Providing stable research base for promising young researchers
DGIST announced that Research Professor Kyung Ah Han of the Department of Brain and Cognitive Sciences and postdoctoral researcher Heejin Lim of the Department of New Biology were selected for the Se Jong Science Fellowship Program supported by the Ministry of Science and ICT and the National Research Foundation of Korea(NRF).
The Se Jong Science Fellowship is a system that supports young scientists, such as post-doctorate researchers, so they can focus on their studies. The selected researchers can carry out independent research with the funding of approximately 130 million KRW per year for up to five years.
Research Professor Kyung Ah Han of the Department of Brain and Cognitive Sciences, who was selected for the program, will conduct research on the topic, ‘Study on Presynaptic Differentiation Mechanism by Tyrosine Kinase Signaling and Behavioral Development’. Her research is on investigating the action mechanism of synaptic adhesion molecules with Tyrosine phosphorylation to understand the behavioral regulation mechanism of mice.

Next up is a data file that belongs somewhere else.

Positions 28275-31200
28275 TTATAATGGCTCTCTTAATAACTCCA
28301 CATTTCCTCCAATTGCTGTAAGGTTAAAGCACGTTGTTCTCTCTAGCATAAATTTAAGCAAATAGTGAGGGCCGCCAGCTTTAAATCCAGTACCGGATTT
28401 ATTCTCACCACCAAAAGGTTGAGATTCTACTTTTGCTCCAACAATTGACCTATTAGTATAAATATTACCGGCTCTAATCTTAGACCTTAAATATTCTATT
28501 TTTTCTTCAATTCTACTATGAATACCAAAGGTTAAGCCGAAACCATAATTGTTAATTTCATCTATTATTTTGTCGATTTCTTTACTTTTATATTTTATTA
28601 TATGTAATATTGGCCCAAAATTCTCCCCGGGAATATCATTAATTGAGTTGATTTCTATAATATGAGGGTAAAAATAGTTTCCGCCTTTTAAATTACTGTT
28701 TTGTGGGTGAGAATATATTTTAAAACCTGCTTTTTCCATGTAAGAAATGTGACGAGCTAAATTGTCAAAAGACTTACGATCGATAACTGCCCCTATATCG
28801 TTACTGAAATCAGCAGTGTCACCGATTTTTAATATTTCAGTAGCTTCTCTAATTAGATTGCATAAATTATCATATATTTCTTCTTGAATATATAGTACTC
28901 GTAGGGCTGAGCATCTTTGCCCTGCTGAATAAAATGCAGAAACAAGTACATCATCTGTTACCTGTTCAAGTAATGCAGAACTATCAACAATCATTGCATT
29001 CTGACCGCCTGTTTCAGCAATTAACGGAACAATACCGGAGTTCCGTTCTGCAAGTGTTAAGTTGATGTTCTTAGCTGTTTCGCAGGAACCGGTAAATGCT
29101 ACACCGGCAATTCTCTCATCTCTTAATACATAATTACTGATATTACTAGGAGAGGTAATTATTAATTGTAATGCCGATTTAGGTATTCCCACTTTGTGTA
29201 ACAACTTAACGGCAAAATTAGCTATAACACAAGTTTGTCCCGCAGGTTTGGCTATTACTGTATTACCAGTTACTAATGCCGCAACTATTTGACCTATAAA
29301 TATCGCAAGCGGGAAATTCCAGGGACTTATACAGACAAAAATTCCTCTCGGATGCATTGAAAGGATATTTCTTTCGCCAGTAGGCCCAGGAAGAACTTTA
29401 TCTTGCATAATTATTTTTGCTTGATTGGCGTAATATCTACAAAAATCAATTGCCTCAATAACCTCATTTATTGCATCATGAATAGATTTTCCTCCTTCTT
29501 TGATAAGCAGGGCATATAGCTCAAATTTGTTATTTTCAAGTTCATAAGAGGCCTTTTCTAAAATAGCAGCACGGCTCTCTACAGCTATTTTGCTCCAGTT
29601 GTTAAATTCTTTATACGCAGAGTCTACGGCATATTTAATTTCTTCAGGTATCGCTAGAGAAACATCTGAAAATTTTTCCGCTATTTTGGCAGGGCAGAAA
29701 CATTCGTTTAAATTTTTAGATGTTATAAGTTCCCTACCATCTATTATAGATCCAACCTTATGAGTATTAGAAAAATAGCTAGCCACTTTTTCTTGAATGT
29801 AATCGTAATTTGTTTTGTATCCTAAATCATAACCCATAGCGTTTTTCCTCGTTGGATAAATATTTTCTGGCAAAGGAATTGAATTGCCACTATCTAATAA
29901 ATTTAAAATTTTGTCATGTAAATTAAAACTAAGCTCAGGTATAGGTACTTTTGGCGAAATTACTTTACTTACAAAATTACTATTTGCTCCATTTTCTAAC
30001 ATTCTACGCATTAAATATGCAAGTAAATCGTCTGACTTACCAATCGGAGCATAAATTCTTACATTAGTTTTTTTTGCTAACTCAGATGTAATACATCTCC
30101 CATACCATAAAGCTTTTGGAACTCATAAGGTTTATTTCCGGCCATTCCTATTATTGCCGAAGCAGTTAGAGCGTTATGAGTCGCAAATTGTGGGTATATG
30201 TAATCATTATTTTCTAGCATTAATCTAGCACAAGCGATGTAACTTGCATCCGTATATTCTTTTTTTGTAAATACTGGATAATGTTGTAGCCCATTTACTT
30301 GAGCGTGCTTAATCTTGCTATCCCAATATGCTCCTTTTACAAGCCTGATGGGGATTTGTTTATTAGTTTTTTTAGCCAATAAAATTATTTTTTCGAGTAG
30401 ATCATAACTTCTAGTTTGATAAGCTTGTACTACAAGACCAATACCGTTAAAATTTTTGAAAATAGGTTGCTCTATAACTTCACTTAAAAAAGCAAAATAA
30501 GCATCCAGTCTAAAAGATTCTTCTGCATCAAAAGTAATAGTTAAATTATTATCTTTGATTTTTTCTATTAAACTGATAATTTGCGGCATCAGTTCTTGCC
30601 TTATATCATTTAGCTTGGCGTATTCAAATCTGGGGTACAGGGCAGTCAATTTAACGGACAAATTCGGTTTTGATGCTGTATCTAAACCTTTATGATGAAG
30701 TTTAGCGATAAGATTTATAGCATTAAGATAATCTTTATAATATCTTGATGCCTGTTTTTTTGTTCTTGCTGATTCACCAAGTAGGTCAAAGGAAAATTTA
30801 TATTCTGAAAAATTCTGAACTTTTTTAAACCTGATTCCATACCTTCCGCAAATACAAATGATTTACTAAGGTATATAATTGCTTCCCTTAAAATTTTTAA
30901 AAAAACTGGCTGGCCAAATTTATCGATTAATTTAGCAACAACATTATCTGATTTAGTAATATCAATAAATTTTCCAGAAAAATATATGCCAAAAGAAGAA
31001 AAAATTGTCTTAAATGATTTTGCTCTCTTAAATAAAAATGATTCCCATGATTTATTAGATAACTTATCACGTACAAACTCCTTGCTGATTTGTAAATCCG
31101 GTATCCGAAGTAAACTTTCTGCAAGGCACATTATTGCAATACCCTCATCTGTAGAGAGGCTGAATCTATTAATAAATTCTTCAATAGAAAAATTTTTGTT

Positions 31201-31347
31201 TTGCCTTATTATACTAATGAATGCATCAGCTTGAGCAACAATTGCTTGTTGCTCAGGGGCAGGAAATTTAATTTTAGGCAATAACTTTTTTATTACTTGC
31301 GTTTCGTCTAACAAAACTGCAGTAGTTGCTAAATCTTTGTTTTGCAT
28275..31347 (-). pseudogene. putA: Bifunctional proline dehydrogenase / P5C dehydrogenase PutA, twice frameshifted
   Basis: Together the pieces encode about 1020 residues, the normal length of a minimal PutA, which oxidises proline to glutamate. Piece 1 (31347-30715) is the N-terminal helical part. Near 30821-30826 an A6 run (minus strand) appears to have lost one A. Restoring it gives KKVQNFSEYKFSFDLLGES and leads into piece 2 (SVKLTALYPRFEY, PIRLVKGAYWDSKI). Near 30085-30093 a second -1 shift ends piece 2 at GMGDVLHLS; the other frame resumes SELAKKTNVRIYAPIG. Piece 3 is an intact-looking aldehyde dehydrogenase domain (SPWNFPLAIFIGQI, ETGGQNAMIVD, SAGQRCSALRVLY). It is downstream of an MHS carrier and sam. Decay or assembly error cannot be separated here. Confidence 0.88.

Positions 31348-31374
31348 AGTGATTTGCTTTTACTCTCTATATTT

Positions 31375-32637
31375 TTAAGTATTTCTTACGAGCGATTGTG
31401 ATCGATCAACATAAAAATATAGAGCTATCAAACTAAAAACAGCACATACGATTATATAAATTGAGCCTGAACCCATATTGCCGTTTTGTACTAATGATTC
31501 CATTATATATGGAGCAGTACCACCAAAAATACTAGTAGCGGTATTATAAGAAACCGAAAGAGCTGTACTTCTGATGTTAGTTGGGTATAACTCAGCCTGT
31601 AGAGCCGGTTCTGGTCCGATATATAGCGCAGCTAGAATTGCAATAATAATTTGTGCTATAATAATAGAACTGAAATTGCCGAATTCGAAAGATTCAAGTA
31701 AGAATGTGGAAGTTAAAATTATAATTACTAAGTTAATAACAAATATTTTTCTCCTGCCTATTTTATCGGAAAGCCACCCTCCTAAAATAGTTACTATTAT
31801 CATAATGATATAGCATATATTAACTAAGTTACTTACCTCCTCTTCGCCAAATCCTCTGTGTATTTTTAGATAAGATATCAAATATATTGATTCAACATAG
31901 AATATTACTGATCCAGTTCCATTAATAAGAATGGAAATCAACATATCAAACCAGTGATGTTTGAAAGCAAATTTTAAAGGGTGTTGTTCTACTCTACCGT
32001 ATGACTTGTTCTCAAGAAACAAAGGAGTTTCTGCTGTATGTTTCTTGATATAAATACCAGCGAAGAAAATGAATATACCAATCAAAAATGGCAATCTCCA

“It will be possible to provide important clues on the targets that require treatment for curing related synaptic brain diseases through both systematic identification of the basic principle involved with synapse formation and the possibility of the universal application of the principle on various areas of the brain,” said Prof. Han. She also added, “I’m willing to investigate the mechanism on how synapse forms and develops on the molecular level for the clarification of the development of synaptic brain diseases.”
Postdoctoral Researcher Heejin Lim of the Department of New Biology was selected for the topic, ‘Study on Tumour Microenvironment through the Development of Single Cell Membrane Multi-Omics Analysis Technique.’ The research is about developing a single cell membrane protein/membrane lipid simultaneous analysis method using High Resolution Secondary Ion Mass Spectroscopy (SIMS) that analyzes the membrane bio-molecules of single cells. The final goal is to develop a technology that predicts the drug reaction for lung cancer.
Dr. Lim said, “The new technology to be developed through the current study will help us understand the interrelation between tumor heterogeneity and anticancer drug resistance, as well as the mechanism involved with anticancer drug in acquiring resistance and will set an important cornerstone for designing targeted anticancer treatment as well as for predicting the prognosis of cancer patients.”